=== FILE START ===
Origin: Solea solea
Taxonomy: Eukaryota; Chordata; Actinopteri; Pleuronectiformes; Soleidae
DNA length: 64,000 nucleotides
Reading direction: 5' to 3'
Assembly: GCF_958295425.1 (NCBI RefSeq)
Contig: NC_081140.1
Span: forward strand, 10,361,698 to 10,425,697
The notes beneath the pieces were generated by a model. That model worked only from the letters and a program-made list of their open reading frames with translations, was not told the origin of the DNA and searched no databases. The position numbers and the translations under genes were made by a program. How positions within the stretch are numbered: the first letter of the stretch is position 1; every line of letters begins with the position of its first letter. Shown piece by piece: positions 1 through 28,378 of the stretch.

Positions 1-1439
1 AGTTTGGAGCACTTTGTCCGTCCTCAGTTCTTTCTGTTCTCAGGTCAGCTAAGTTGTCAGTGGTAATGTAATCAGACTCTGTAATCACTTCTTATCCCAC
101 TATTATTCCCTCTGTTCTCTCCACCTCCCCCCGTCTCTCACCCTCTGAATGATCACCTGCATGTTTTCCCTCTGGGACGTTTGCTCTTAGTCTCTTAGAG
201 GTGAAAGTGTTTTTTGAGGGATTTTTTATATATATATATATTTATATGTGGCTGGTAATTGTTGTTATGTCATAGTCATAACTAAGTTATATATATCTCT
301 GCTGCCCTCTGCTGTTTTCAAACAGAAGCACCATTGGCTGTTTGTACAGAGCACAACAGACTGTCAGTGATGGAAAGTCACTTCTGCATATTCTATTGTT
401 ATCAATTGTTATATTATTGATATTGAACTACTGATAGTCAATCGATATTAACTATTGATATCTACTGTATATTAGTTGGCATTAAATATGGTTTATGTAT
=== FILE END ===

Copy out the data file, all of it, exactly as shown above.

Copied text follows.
Origin: Solea solea
Taxonomy: Eukaryota; Chordata; Actinopteri; Pleuronectiformes; Soleidae
DNA length: 64,000 nucleotides
Reading direction: 5' to 3'
Assembly: GCF_958295425.1 (NCBI RefSeq)
Contig: NC_081140.1
Span: forward strand, 10,361,698 to 10,425,697
The notes beneath the pieces were generated by a model. That model worked only from the letters and a program-made list of their open reading frames with translations, was not told the origin of the DNA and searched no databases. The position numbers and the translations under genes were made by a program. How positions within the stretch are numbered: the first letter of the stretch is position 1; every line of letters begins with the position of its first letter. Shown piece by piece: positions 1 through 28,378 of the stretch.

Positions 1-1439
1 AGTTTGGAGCACTTTGTCCGTCCTCAGTTCTTTCTGTTCTCAGGTCAGCTAAGTTGTCAGTGGTAATGTAATCAGACTCTGTAATCACTTCTTATCCCAC
101 TATTATTCCCTCTGTTCTCTCCACCTCCCCCCGTCTCTCACCCTCTGAATGATCACCTGCATGTTTTCCCTCTGGGACGTTTGCTCTTAGTCTCTTAGAG
201 GTGAAAGTGTTTTTTGAGGGATTTTTTATATATATATATATTTATATGTGGCTGGTAATTGTTGTTATGTCATAGTCATAACTAAGTTATATATATCTCT
301 GCTGCCCTCTGCTGTTTTCAAACAGAAGCACCATTGGCTGTTTGTACAGAGCACAACAGACTGTCAGTGATGGAAAGTCACTTCTGCATATTCTATTGTT
401 ATCAATTGTTATATTATTGATATTGAACTACTGATAGTCAATCGATATTAACTATTGATATCTACTGTATATTAGTTGGCATTAAATATGGTTTATGTAT